By Alice Shikina
As a mediator, people come to me when their avenues of communication have completely broken down and they can no longer express ideas and be heard by the other side. Before you get to a place of impasse, you may want to revisit some common-sense ground rules during conflicts in your own clients. Use these guidelines early on in the relationship, so that you get plenty of practice and become a skilled communicator. When you do come to difficult moments in your client and personal relationships, your diligent practice will serve you well.
Interrupting is one of the biggest causes of conflict. When people are constantly being interrupted, they don’t feel heard and the channels of communication begin to break down. Have a sheet of paper and a pen to write down your thoughts during emotional conversations. When it is your turn to talk, refer to your notes.
DON’T call names.
Sometimes people resort to name calling to belittle the other person and make them feel small. No one likes to be called names. It isn’t conducive to solving problems, so just refrain from doing this.
When in conflict, some people yell as an intimidation tactic or because they do not feel heard by the other side. Unfortunately, yelling does not achieve the goal of being heard. It frequently results in escalating the situation.
DON’T be judgmental.
When couples have been together for some time, they develop filters through which they hear their partner. They begin to expect a certain viewpoint from the other side and don’t necessarily hear what is being said. Clients also develop judgment against their attorneys. As a relationship deteriorates, judgment grows, and defensiveness does as well. The less judgmental you can remain, the more information you will be able to elicit from your client during high conflict conversations. No one wants to be vulnerable and open if someone is going to be judging them. Keep this in mind when you are listening to your client’s side of the story.
DO actively listen to your client.
Active listening means you are purely listening to your client, and not simply waiting for your turn to speak. You are not judging what they are saying, but just listening. Practice active listening on a regular basis when not in conflict. If your client has a tendency to ramble, set time limits to how long they are allowed to talk. For instance, you can say, “Give me a brief description, about five-minutes’ worth, of what happened.” This will accomplish two things: 1. It will give your client an idea of how long they have to say their piece. 2. It gives you permission to interrupt them if they are going much past five minutes.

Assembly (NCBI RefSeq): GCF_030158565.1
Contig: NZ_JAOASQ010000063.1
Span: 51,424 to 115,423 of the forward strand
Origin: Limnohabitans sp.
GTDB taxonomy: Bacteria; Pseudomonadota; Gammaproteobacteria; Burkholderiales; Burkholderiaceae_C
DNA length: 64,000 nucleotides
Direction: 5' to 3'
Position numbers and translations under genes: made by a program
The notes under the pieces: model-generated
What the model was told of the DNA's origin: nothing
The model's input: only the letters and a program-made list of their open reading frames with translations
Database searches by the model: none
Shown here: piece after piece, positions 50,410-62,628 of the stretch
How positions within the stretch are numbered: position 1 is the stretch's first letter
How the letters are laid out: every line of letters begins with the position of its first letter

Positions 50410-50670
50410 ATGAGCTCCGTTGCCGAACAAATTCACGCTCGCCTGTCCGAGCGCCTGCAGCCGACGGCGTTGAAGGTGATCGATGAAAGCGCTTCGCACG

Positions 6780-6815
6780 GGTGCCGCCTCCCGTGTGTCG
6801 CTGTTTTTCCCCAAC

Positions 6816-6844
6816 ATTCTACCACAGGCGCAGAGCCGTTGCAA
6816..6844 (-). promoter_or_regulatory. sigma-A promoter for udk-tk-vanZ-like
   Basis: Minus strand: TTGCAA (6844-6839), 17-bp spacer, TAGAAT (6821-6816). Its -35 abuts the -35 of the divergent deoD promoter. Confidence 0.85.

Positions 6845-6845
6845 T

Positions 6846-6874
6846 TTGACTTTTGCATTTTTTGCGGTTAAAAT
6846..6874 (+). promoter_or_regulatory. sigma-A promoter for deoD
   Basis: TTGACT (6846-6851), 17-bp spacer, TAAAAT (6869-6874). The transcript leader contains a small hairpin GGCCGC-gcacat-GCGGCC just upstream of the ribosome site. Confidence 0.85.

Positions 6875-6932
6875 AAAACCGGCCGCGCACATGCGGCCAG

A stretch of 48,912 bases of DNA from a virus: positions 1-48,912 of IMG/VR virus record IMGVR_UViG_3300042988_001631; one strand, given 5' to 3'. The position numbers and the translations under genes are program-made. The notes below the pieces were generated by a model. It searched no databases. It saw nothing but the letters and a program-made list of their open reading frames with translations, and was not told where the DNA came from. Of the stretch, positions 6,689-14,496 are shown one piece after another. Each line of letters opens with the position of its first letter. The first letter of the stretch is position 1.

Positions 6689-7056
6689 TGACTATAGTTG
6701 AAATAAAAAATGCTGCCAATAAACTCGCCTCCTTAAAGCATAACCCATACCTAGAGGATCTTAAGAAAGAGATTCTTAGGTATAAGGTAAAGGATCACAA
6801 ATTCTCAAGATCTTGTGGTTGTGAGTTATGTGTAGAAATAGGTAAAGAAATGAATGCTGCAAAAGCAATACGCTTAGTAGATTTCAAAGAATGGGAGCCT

DO mirror your client
Once your client speaks, make sure you understand what was said by restating what you heard them say. Use phrases such as, “This is what I heard you say” or “If I understand you correctly, you are saying…”
DO approach issues from an interest-based stance instead of a position-based stance.
Position-based refers to each person’s position, such as “I want to go to Hawaii for vacation.” Interest-based stance refers to the underlying needs of each party. If you start from here, you may be able to come to a win-win agreement instead of a win-lose agreement. Instead of arguing about where you will go for vacation, consider that both parties want to go somewhere warm, not too far away and where there are beaches. Once you uncover what both sides’ interests are, you are better able to solve the problem for everyone.
DO ask questions…MANY questions.
Instead of asking questions that lead your client to agree with your side, ask genuinely curious questions about why they feel a certain way or what about your side of the argument makes them uncomfortable. Allow them to explore their thoughts and values through thought-provoking questions. Good questions to ask are, “What about this solution makes you uncomfortable?” “What are some of your reasons for declining this offer?”
DO keep issues separate.
Don’t start an argument about one thing and then add multiple issues to the conversation. Get through one issue at a time. If the argument is about who whether or not your client wants to settle the case, do not add the issue of how they have been a difficult client up to this point to this same argument. Discuss them separately.
DO be willing to compromise.
Relationships take compromise and if you are not open to both parties compromising, you won’t get very far. Be creative when it comes to what you can offer to the other side to get them to compromise.Published in